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Nirmala Sitharaman unveils Rs 102 lakh crore infrastructure bonanza

NEW DELHI, Dec 31: The Modi government is planning a staggering amount of Rs 102 lakh crore in infrastructure projects to propel India to the elite league of $5 trillion economy by 2025, said Union Finance Minister Nirmala Sitharaman.

Ahead of Budget 2020, the central government has also unveiled a first-of-its-kind National Infrastructure Pipeline for better understanding of nitty-gritty of the infrastructure projects in India. Sitharaman said that Modi in his Independence Day speech 2019 highlighted that Rs 100 lakh crore would be invested on infrastructure over the next 5 years.

The central government has started a National Infrastructure Pipeline for the first time in India. Energy projects worth around Rs 25 lakh crore are in the pipeline, says Nirmala Sitharaman.

The central government has proposed around Rs 14 lakh crore railway projects and nearly Rs 20 lakh crore road projects under this mega infrastructure push.

India is witnessing growth in civil aviation infrastructure. Continuing that, Rs 2.5 lakh crore will be invested in projects pertaining to airports and ports, FM Sitharaman said.

Infrastructure projects involving mobility ones in India get a big push as over Rs 16 lakh crore will be invested, FM Sitharaman said.

Digital India gets a massive boost. Around Rs 3.2 lakh crore will be invested in digital infra projects.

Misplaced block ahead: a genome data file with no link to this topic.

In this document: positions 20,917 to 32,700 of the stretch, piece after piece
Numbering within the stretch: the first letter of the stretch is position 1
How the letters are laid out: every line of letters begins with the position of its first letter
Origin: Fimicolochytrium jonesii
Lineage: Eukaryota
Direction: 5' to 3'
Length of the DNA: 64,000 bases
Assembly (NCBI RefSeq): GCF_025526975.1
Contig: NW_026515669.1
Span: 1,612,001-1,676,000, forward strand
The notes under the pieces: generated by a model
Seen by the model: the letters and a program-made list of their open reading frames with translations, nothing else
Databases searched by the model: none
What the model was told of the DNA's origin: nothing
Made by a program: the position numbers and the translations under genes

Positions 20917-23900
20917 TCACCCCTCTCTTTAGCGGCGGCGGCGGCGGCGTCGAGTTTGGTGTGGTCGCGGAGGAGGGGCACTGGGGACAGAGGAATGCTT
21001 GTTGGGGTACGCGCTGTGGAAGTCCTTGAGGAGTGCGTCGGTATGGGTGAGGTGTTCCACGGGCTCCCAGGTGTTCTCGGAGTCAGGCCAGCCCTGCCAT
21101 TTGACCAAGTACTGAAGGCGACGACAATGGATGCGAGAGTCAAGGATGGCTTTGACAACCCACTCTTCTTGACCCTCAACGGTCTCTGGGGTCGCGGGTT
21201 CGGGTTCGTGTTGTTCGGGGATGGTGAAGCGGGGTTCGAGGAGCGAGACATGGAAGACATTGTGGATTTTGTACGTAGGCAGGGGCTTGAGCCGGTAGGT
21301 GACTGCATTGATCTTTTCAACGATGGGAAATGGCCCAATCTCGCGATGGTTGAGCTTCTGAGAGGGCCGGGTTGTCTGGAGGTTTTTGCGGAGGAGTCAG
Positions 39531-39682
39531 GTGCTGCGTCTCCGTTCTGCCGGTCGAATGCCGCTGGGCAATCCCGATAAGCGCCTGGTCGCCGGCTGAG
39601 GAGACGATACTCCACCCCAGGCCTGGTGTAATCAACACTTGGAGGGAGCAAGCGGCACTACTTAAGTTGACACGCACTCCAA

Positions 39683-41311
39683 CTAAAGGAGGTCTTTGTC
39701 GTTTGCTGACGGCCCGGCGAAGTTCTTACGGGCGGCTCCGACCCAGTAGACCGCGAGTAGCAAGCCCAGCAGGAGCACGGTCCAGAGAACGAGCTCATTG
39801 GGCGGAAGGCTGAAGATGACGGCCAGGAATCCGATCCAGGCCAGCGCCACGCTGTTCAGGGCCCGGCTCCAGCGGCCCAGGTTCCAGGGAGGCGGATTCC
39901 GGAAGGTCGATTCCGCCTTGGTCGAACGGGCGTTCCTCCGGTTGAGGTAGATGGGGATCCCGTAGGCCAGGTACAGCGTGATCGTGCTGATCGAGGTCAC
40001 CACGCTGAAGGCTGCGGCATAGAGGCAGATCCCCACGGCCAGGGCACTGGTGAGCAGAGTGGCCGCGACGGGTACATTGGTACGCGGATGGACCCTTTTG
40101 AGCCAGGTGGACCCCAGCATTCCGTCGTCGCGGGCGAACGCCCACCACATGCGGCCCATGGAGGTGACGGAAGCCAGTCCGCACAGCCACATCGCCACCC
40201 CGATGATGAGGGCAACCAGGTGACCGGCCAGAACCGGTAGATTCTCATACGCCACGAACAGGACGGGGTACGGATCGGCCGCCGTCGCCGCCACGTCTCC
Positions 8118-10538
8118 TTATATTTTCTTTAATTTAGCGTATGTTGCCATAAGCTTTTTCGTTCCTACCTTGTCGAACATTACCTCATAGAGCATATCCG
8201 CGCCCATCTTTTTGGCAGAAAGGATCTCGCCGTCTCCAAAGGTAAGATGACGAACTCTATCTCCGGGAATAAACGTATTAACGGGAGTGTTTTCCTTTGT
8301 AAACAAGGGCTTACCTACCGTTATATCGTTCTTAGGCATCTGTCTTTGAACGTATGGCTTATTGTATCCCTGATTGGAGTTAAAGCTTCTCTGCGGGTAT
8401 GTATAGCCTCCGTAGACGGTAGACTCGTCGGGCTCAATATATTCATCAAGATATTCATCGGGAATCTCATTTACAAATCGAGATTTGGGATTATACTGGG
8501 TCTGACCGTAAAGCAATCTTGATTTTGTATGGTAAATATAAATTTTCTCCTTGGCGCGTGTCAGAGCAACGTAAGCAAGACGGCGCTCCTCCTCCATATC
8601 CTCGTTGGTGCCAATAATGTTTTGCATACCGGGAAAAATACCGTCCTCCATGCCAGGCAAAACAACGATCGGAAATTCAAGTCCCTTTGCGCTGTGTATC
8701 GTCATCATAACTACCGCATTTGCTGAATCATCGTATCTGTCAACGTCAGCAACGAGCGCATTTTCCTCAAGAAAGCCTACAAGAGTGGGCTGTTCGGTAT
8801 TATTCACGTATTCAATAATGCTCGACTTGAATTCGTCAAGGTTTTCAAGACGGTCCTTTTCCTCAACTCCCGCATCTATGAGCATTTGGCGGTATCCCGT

The Central government has kept its focus on rural, irrigation, Agri and food processing projects as FM Sitharaman announced that Rs 16 lakh crore will be invested in these sectors.

Divulging details on the source of funds, FM Sitharaman said that the private sector will share around 22-25 per cent of the total investments. Rest will be borne by both the Central and state governments.

Listing out the Modi government’s spending on the infra projects since it assumed power in 2014, FM Sitharamman said Rs 51 lakh crore was spent in the last six years. The Finance Minister said that around 5-6 per cent of GDP has been spent on infra projects.

India facing ‘Great Slowdown’, headed to ICU: NDA govt’s first CEA Subramanian

NEW DELHI, Dec 18: India is facing a “Great Slowdown” with its economy headed for intensive care unit primarily due to a “second wave” of the twin balance sheet crisis at banks, former Chief Economic Adviser Arvind Subramanian has said.

Subramanian, who was Modi government’s first chief economic adviser but quit in August last year, in new paper co-authored with the former head of the International Monetary Fund’s India office Josh Felman said India is facing a “Four Balance Sheet” challenge -- comprising banks, infrastructure, plus NBFCs and real estate companies -- and is trapped in an adverse interest growth dynamic.

“Clearly, this is not an ordinary slowdown. It is India’s Great Slowdown, where the economy seems headed for the intensive care unit,” he wrote in a draft working paper of the Harvard University’s Centre for International Development.

Subramanian had flagged the twin balance sheet (TBS) problem - debt accumulated by private corporates becoming non-performing assets (NPA) of banks - back in December 2014, while he was CEA to the Narendra Modi government.

In his new paper, he has made a distinction between the original TBS and “TBS-2”.

TBS-1 was about bank loans made to steel, power, and infrastructure sector companies during the investment boom of 2004-11 turning bad. TBS-2 is largely a post-demonetization phenomenon, involving non-banking financial companies (NBFCs) and real estate firms.

“Since the Global Financial Crisis, India’s long-term growth has slowed as the two engines propelling rapid growth -- investment and exports -- sputtered. Today, the other engine -- consumption -- has also stalled. As a result, growth has plummeted precipitously over the past few quarters,” he wrote.

India’s GDP growth in the July-September quarter slowed to a six-year low of 4.5 per cent. This was the sixth consecutive quarter when the growth rate had fallen.